Nobody wants to envisage a situation where they require healthcare for an illness or injury. However, should this situation become a reality then you need to know where you stand. This is particularly true if you are new or recently returned to a country, and Northern Ireland is no different in this respect. To ensure that you know exactly what you entitlements and responsibilities are when it comes to healthcare in Northern Ireland, you need to read our healthcare in Northern Ireland guide closely.
Background and overview
Unlike the Republic of Ireland, healthcare in Northern Ireland is provided through the Health and Social Care Northern Ireland (HSC). The HSC is closely aligned to the National Health Service (NHS) that operates in the remainder of the UK (England, Scotland and Wales) but differs from the NHS in that it provides not only health care but social care too. While a private healthcare sector exists, the public health service is used by the vast majority of people.
The publicly financed HSC offers a comprehensive range of healthcare services for residents in Northern Ireland, including GP and accident and emergency (A&E) services. For instance, with services such as A&E, patients simply walk in, state their name and date of birth, are given treatment and then leave. Patients are unaware of costs incurred by them using the service. Northern Ireland has also abolished the prescription charge for medicines, making it easier for residents to access the medication they may require.
The Department of Health, Social Services and Public safety has over all authority for HSC services. Services are commissioned by the Health and Social Care Board and provided by five health and Social Care Trusts – Belfast, the largest of the five, South Eastern, Southern, Northern and Western. Ambulance Services in Northern Ireland are provided by the NI Ambulance Trust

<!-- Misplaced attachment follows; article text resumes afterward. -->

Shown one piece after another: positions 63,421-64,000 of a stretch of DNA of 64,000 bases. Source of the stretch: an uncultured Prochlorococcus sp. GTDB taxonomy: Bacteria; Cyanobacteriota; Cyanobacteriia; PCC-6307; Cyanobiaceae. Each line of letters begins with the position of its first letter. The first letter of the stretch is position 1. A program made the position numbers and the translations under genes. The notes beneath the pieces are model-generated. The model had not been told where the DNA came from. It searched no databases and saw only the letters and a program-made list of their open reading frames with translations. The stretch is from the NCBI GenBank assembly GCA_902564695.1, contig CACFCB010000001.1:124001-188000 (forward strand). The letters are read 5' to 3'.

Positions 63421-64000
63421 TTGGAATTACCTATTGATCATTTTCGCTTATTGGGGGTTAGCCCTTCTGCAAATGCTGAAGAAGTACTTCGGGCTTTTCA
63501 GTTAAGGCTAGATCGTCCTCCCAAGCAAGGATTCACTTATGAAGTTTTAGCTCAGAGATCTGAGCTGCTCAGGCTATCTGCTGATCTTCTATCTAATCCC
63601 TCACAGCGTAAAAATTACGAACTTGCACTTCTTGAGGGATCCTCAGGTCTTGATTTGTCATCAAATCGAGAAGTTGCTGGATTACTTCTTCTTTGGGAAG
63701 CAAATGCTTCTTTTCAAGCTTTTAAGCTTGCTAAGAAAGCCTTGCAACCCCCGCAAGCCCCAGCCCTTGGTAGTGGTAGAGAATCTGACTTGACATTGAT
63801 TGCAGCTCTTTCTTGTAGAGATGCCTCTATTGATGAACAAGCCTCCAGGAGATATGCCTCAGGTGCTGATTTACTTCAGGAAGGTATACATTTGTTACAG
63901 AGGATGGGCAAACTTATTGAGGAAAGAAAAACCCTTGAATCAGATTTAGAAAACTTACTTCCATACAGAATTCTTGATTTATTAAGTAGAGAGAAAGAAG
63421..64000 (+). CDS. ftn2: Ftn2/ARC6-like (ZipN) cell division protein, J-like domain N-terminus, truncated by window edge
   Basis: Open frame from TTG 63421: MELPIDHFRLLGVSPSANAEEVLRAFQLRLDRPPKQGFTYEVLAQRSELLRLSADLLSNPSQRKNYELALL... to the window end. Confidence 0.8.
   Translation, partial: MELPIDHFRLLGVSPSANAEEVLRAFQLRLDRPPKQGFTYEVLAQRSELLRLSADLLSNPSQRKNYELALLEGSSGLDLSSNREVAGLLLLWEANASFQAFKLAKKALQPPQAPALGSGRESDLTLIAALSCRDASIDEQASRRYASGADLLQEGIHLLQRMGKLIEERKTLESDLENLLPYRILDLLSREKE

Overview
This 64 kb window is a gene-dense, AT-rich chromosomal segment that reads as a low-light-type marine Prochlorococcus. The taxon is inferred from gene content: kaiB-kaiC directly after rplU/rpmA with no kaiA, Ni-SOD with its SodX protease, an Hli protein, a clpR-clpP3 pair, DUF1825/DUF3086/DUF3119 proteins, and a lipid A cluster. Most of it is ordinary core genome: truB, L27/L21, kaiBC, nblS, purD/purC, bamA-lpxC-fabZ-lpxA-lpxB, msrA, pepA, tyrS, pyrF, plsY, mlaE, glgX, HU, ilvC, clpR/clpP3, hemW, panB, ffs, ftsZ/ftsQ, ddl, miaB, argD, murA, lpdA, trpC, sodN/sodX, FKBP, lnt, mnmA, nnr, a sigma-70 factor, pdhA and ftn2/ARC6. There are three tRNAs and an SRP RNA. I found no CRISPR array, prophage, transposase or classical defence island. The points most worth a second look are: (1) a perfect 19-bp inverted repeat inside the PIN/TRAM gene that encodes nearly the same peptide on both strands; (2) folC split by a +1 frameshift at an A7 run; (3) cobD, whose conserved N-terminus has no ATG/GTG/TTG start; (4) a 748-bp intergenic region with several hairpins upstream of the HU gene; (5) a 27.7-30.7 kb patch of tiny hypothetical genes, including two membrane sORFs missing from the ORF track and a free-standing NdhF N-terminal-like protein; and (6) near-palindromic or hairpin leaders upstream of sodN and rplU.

Non-emergency services are also covered by the HSC in Northern Ireland. These routine treatments are provided free of cost to people who live in Northern Ireland. The technical term for living in Northern Ireland is being ‘ordinarily resident’ and this also includes migrant workers and refugees. Finally, as a resident of Northern Ireland, you may get free maternity services from your GP, a midwife in a hospital or local health clinic and an obstetrician in a hospital if necessary. Maternity services are also available to frontier workers resident in Ireland and employed in Northern Ireland.
Another point of differentiation between Ireland north and south is that, unlike in the Republic of Ireland where almost 45 percent of people have private health insurance, the percentage of Northern Irish citizens signed up to VHI, one of the region’s primary health insurance providers, is closer to 10 percent.
Healthcare Registration in Northern Ireland
Once you arrive in Northern Ireland as a newcomer, you must register with a General Practitioner (GP) at your local health centre to use the health service (except for emergency services). After you register with a GP, you will need to fill out a HS2XX form. It is important to remember that frontier workers resident in Ireland and employed in Northern Ireland are entitled to a medical card and to avail of the National Health Service (NHS).
What does healthcare in Northern Ireland entitle you to?
If you fall into one of the following three categories, then you are entitled to free GP care in Northern Ireland:
- If you are living in Northern Ireland
- If you are living in Ireland and working in Northern Ireland
- If you are living in Ireland and become ill on a temporary visit to Northern Ireland
Moreover, it is important to remember that rish citizens do not need any specific documents but other EU/EEA nationals who are looking for work should have Form E301 with them. Other EU/EEA nationals who are visiting the North should have their European Health Insurance Card (Form E101).
Frontier/Cross-border workers: What you need to know
A frontier or cross-border worker is a person who lives in one member state and works in another, returning home daily or weekly. For example, if you live in Northern Ireland but work in the Republic, or vice-versa, then you’ll be classified as a frontier worker.
Northern residents working in the South:
- Are entitled to health care in NI, as they are legally resident in NI
- Are entitled to apply for an Irish Medical Card, subject to a means test
Southern residents working in the North:
- Are entitled to a NI medical card, however, their spouse and children are not eligible
- Are eligible for free GP services
- Are eligible to register with a dentist
- Are eligible for maternity services from a GP, a midwife and an obstetrician in a hospital if necessary
- Are also eligible for an Irish Medical Card under EU Entitlement (without a means test)